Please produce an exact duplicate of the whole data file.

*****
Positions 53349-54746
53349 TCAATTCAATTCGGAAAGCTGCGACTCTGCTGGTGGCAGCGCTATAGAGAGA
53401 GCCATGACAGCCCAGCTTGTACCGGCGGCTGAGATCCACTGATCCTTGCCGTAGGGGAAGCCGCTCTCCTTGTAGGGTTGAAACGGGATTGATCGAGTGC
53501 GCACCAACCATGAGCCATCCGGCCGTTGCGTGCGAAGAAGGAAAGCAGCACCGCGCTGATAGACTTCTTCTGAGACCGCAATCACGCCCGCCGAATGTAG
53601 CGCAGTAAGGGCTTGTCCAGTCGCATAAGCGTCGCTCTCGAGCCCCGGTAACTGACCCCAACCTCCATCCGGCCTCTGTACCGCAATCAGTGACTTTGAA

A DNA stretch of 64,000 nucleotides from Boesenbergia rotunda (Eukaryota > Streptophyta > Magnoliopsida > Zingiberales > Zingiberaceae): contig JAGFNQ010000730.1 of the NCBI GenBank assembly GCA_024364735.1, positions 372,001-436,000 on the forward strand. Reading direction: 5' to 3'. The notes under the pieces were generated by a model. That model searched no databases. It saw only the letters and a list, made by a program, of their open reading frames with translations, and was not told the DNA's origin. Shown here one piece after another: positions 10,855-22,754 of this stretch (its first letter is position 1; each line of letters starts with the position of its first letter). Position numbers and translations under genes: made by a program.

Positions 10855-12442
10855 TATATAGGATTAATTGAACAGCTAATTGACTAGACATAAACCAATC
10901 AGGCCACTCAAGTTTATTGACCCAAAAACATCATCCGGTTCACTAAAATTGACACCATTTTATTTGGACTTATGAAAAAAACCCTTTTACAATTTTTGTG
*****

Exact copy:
Positions 53349-54746
53349 TCAATTCAATTCGGAAAGCTGCGACTCTGCTGGTGGCAGCGCTATAGAGAGA
53401 GCCATGACAGCCCAGCTTGTACCGGCGGCTGAGATCCACTGATCCTTGCCGTAGGGGAAGCCGCTCTCCTTGTAGGGTTGAAACGGGATTGATCGAGTGC
53501 GCACCAACCATGAGCCATCCGGCCGTTGCGTGCGAAGAAGGAAAGCAGCACCGCGCTGATAGACTTCTTCTGAGACCGCAATCACGCCCGCCGAATGTAG
53601 CGCAGTAAGGGCTTGTCCAGTCGCATAAGCGTCGCTCTCGAGCCCCGGTAACTGACCCCAACCTCCATCCGGCCTCTGTACCGCAATCAGTGACTTTGAA

A DNA stretch of 64,000 nucleotides from Boesenbergia rotunda (Eukaryota > Streptophyta > Magnoliopsida > Zingiberales > Zingiberaceae): contig JAGFNQ010000730.1 of the NCBI GenBank assembly GCA_024364735.1, positions 372,001-436,000 on the forward strand. Reading direction: 5' to 3'. The notes under the pieces were generated by a model. That model searched no databases. It saw only the letters and a list, made by a program, of their open reading frames with translations, and was not told the DNA's origin. Shown here one piece after another: positions 10,855-22,754 of this stretch (its first letter is position 1; each line of letters starts with the position of its first letter). Position numbers and translations under genes: made by a program.

Positions 10855-12442
10855 TATATAGGATTAATTGAACAGCTAATTGACTAGACATAAACCAATC
10901 AGGCCACTCAAGTTTATTGACCCAAAAACATCATCCGGTTCACTAAAATTGACACCATTTTATTTGGACTTATGAAAAAAACCCTTTTACAATTTTTGTG